The head of Google’s self-driving car project has come down

John Crawford, chief executive of Google’s self-driving project Wemo, Has resigned from the 30 billion group after more than five years and will be replaced by two top executives, the agency said on Friday.

Graffick, who will be a mentor, said he was leaving Waimo for a “new adventure”, talking about having a “refresh period”, spending time with friends and family and traveling. Blog post.

He told the Financial Times that he planned to leave “a little early” but that Covid-19 delayed those plans. He and his wife have already moved to Austin, Texas, where they bought a house last year.

Wemore Chief Operating Officer Tekdra Mawakana and Chief Technology Officer Dmitry Dolgov will take the training.

The company has been considered top notch Driverless car Google discovered the division in 2009, although the sector is subject to extra confidence and hype.

In 2018, Wyomo signed a deal with Jaguar and Fiat Chrysler to build more than 80,000 autonomous vehicles for the driverless fleet, starting that year. Progress has been much slower, with the Waimo One driverless ride healing service only available today in a portion of Phoenix.

Still, Waimo is ahead of its rivals, including General Motors-backed Cruze, Aurora and Argo AI under Crafic. “If you look back over the last five to six years, they were just far from overly optimistic about the timeline for the introduction of autonomy,” says Gartner analyst Mike Ramsay. “They didn’t achieve it, but no one else has.”

Prior to joining Crafic in 2015, the Google project ended public demonstrations at its autonomous two-seater car, the Firefly. Waimo, former chief executive of Hyundai’s North American operations under Kraffick, rejected attempts at a self-driving system alone – calling it a “driver” – to choose partnerships rather than partnerships with companies.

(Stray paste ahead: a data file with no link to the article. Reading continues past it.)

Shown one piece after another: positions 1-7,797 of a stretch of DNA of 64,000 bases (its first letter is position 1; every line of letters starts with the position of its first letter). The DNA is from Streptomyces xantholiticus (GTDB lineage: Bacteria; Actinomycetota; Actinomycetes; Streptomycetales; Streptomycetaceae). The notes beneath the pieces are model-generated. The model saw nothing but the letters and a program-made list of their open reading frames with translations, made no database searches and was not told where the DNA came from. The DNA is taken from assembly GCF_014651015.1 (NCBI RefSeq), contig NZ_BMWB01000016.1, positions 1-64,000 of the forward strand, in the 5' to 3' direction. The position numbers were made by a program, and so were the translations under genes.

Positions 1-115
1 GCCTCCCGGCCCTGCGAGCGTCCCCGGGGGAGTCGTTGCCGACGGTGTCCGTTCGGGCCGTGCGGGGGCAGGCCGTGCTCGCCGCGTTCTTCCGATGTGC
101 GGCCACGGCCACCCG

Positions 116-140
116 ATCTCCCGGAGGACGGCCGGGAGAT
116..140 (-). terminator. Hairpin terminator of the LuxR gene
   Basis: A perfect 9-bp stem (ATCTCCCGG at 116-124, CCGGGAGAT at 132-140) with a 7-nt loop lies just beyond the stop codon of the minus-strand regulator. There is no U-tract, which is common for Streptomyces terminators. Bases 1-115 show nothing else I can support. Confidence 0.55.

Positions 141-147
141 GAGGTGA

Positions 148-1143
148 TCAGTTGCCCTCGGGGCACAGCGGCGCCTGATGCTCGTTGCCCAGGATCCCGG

Waimo last year signed a deal with Volvo for the naming of driverless ride-healing vehicles, cargo vans with Fiat Chrysler and half-trucks with Daimler, to name a few.

The company has raised মূল্য 3.2bn in an assessment, saying it is worth বিল 30 billion. Kraffick called the deal “the single largest capital increase for pre-revenue institutions in the history of the universe.” Investors included Silver Lake and Anderson Horowitz, institutional investors T Roy Price & Fidelity, and a team of cars called Magna and Auto Nation.

Commenting on Krafik’s unexpected departure, the two said the dual succession strategy could be an indication of a power struggle. One person said that Maokana, who played the role before eBay, Yahoo and AOL, was a “natural choice” as Kraft’s successor, but such a choice could jeopardize the company’s co-founder Dolgov’s annoyance with previous stains. Google and Toyota research arm.

However, Krafek said, “there was absolutely no power struggle.” He mentioned that the legacy plan was drawn up by him, then approved by Google’s owner Alphabet and Waimo Board. “They both have strong support and they work brilliantly together,” he said.

One person further noted that Alphabet Finance chief Ruth Porat recently “tightened the screws” – Waimo has flared up through a few million dollars – and “could be a little impatient” when the project starts to contribute meaningful revenue.

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